In the embodiment of
The transport cart 6140 may transport a work piece, such as a semiconductor wafer, to a position accessible by the work piece handling vacuum module 6130, and may selectively transport items such as wafers or other workpieces to a process module 2002 for processing. The transport cart 6140 can be realized in many embodiments, including a magnetically levitated and/or driven cart, a cart on a railway, a cart with an arm or extending member, a cart on wheels, a cart propelled by a telescoping member, a cart propelled by an electric motor, a cart that is capable of tipping or tilting, a cart that may traverse a sloping tunnel to move a work piece or work pieces from one height to another, an inverted cart suspended from a transport track, a cart that performs processing or one of several functions on a work piece during transport, or the like.
The cart 6140 may be on gimbals, or suspended as a gondola, to accommodate variations in horizontal alignment of the path of the cart 6140. Similarly, the cart may include a wafer holder (e.g., supports, shelves, grippers, or the like) that is on gimbals, or that is suspended from a wire or the like, such that the wafer holder maintains a substantially level orientation while the cart traverses an incline. Thus, in certain embodiments, the cart may traverse inclines, declines, or direct vertical paths while maintaining a wafer or other workpiece in substantially uniform, level horizontal alignment. Such a cart may have a selectively fixed horizontal alignment so that movements such as acceleration or deceleration in a horizontal plane do not cause tipping of the workpiece. In other embodiments, the cart may be permitted to tip during acceleration or deceleration in order to stabilize a position of the work piece on the cart 6140.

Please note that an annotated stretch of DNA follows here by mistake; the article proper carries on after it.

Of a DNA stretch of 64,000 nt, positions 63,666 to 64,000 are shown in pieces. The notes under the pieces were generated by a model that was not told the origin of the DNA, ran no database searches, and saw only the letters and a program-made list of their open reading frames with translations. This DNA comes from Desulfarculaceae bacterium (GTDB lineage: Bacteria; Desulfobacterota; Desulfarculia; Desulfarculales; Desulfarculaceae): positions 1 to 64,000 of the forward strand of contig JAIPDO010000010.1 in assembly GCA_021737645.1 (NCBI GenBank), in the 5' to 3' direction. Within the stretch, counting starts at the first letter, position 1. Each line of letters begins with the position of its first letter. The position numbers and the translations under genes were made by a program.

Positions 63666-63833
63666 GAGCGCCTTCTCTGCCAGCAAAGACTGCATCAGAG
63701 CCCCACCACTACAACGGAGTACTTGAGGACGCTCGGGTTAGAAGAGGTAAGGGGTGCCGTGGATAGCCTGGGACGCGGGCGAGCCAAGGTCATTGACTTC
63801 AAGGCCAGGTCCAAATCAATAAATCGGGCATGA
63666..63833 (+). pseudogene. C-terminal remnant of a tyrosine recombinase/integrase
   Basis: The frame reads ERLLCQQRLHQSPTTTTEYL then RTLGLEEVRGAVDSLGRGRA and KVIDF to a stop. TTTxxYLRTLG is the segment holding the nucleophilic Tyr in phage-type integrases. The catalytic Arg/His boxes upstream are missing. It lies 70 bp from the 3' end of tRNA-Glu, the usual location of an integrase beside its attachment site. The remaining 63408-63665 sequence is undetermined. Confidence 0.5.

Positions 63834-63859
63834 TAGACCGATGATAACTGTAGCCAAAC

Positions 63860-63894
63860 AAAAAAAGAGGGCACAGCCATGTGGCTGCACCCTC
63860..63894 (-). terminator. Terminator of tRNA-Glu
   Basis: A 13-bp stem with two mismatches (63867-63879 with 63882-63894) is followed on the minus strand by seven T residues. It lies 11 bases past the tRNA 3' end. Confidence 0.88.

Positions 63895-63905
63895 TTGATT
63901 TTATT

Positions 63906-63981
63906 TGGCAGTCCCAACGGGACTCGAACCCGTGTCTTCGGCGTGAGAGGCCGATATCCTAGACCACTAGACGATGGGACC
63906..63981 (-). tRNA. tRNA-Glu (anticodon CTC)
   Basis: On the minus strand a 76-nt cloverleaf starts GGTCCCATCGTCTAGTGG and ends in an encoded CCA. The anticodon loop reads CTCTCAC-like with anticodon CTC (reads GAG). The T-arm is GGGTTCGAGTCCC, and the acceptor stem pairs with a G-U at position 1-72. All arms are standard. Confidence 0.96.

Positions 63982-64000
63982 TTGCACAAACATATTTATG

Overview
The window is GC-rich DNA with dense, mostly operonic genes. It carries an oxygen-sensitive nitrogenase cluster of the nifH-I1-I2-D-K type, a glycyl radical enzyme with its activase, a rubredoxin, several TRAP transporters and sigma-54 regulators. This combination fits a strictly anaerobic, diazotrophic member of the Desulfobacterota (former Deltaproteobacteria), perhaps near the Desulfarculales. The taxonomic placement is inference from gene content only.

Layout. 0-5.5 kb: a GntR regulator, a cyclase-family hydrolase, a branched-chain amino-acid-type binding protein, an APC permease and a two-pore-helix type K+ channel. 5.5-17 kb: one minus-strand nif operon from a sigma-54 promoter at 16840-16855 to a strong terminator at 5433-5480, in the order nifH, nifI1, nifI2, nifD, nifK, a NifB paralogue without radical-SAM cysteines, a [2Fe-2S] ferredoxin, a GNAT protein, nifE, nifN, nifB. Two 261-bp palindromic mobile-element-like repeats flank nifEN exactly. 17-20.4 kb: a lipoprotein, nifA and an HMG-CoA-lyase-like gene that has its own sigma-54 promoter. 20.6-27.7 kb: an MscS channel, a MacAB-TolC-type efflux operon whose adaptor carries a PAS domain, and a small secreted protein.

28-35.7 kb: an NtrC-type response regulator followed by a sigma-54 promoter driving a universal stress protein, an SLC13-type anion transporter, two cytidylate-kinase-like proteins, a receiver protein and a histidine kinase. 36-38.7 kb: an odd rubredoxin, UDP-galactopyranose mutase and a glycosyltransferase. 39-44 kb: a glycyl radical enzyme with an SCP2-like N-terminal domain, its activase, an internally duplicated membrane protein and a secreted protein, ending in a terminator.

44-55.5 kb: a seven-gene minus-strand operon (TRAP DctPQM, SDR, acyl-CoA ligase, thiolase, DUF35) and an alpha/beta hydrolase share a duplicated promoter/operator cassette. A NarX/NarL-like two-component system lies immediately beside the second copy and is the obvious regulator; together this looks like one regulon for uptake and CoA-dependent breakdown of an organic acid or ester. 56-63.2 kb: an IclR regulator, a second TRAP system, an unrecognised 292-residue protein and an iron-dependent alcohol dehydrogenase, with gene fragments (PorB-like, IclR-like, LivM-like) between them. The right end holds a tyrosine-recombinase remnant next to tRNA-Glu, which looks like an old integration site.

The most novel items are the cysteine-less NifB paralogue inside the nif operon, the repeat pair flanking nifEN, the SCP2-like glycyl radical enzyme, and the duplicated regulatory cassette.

The cart 6140 may be made of materials suitable for use in vacuum, such as materials that mitigate generation of undesirable particles or materials that have low outgassing characteristics. In an embodiment, the cart 6140 is a simple cart, without a robotic arm. As a significant advantage, using an armless cart mechanically simplifies the cart, thus saving on maintenance, repairs, and physical contamination of vacuum environments. In such embodiments, each entrance/egress from the cart path preferably includes a robot or similar device to place and retrieve workpieces on the cart.